Opposition Calls Sharif’s Commission to Probe Panama Papers a Joke

Sharif’s decision to employ a judicial probe for his family in Panama Paper leaks gets criticised by opposition. 

2 min read
Pakistan Prime Minister Nawaz Sharif waves to his supporters. (Photo: Reuters)

Pakistan’s opposition parties have criticised Prime Minister Nawaz Sharif’s decision to form a judicial commission to probe his family in Panama Papers revelations.

The Pakistan Peoples Party termed Sharif’s address to the nation on Tuesday “most unfortunate”, because he “blamed his woes on the policies of Zulfikar and Benazir Bhutto to deflect the storm brewing as a result of the Panama Papers”.

“Instead of answering questions raised in the leaked documents, Sharif resorted to a blame-game against PPP leaders,” Dawn online quoted Farhatullah Babar, the party’s spokesperson, as saying in a statement.

Responding to Sharif’s claims regarding the detention of the cargo ship ‘Jonathan’, Babar said:

He conveniently forgot that the cargo ship was held up by customs authorities after it was found to be carrying a sugar plant instead of the intended steel scrap cargo.
Farhatullah Babar

The Prime Minister, Babar said, would do well to answer questions raised by the leaked documents, rather than playing a blame-game.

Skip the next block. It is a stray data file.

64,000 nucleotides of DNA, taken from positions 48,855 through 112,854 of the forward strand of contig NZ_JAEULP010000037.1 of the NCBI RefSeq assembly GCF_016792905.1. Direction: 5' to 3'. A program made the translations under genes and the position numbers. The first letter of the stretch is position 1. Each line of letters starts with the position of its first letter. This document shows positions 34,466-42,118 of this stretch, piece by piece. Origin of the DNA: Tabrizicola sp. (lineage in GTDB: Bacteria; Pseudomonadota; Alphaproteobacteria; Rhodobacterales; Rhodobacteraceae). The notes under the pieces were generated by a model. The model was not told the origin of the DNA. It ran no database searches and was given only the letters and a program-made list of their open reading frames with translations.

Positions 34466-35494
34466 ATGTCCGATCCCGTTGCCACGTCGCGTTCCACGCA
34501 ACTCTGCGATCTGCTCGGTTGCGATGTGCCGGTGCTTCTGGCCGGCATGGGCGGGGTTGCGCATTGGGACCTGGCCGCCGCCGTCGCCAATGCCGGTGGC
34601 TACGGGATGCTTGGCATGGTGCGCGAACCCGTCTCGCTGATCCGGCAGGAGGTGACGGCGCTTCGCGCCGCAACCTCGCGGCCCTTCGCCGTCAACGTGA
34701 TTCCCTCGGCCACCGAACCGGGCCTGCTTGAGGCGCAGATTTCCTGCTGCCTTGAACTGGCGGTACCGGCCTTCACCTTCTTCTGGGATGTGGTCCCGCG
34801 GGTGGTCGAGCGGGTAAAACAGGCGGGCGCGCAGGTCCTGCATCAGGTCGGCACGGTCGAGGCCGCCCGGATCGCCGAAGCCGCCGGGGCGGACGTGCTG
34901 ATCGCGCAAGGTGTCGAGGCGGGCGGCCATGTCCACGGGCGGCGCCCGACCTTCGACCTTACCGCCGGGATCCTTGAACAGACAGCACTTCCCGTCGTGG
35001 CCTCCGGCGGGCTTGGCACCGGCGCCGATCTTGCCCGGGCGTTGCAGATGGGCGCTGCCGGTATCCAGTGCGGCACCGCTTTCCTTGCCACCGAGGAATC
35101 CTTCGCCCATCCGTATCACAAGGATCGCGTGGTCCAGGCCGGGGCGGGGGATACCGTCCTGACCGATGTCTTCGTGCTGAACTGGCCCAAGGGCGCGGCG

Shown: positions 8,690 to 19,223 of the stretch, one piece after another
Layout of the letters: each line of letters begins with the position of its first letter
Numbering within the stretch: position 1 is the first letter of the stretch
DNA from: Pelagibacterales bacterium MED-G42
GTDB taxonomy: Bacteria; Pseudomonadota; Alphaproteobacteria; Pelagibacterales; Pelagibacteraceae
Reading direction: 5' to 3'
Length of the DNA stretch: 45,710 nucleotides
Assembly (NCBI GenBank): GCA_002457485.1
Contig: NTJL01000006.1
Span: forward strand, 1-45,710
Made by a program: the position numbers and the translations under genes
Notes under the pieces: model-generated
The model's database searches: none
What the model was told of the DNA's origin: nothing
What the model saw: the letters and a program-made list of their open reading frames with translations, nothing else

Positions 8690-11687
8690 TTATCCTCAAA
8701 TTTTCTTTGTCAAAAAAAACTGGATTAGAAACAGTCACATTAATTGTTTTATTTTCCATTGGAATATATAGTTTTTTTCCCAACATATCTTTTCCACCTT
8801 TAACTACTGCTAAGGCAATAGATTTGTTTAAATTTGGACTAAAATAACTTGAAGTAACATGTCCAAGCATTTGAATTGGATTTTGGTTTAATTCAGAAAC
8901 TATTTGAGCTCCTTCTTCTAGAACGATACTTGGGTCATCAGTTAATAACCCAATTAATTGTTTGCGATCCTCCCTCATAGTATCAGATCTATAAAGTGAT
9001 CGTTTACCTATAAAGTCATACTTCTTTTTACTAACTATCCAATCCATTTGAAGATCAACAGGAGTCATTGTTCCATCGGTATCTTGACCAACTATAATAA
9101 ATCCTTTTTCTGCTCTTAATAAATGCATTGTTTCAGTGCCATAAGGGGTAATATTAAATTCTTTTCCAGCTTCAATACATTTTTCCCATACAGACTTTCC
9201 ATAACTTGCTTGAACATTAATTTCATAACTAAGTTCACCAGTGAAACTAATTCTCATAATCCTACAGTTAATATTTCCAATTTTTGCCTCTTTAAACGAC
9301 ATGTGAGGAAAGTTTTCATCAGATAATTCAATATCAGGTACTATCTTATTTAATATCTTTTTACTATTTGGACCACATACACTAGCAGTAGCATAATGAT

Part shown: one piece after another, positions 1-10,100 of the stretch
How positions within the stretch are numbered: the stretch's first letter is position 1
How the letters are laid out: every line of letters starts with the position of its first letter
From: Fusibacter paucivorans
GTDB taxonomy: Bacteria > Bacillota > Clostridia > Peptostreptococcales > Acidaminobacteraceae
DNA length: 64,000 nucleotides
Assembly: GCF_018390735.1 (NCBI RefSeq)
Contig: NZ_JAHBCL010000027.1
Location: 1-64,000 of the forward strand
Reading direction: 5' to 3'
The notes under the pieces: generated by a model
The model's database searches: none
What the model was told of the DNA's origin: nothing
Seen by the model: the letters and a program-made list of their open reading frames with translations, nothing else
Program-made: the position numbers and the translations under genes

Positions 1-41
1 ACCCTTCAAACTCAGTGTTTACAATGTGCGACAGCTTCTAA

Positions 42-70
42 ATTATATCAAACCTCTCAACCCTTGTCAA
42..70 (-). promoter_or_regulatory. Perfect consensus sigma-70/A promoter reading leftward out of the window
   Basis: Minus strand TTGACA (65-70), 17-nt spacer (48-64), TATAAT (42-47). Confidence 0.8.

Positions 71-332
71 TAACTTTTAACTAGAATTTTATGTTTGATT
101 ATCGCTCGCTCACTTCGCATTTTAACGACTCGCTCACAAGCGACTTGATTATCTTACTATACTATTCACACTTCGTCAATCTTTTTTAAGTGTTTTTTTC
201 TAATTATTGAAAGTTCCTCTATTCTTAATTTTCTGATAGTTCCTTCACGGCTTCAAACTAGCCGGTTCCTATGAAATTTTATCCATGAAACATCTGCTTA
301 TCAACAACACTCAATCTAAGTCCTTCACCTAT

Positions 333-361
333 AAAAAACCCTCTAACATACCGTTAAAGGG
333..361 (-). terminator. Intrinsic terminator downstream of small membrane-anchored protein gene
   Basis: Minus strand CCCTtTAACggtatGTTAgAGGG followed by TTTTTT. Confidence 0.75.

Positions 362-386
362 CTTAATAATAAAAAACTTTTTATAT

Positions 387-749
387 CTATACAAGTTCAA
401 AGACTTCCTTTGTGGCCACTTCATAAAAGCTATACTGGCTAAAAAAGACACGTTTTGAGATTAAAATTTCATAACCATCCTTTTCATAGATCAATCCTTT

Talking to a private television channel, Pakistan Tehreek-e-Insaf leader Asad Umar claimed that the whole nation was disappointed over the “one-member judicial commission” formed to probe the matter.

Sharif said whoever has a complaint against him or his family shall go to the commission and prove it, which is a joke since it is the PM who needs to prove his innocence.
Asad Umar, Pakistan Tehreek-e-Insaf Leader

PTI spokesperson Naeemul Haq said Sharif had not specified who would choose the judge to head the proposed judicial commission, or whether it will be empowered to examine Sharif family’s assets abroad as well.

Jamaat-e-Islami’s Sirajul Haq said if Sharif sincerely desires a probe, he should immediately hand over the matter to the National Accountability Bureau.

He said given the nature of the allegations, inquiry into the matter is not the job of a retired judge. Rather a full-fledged investigation agency should do the task.

Or else the matter should be entrusted to the Chief Justice of Pakistan who should appoint a judicial commission comprising three senior most judges of the apex court for the purpose, he suggested.

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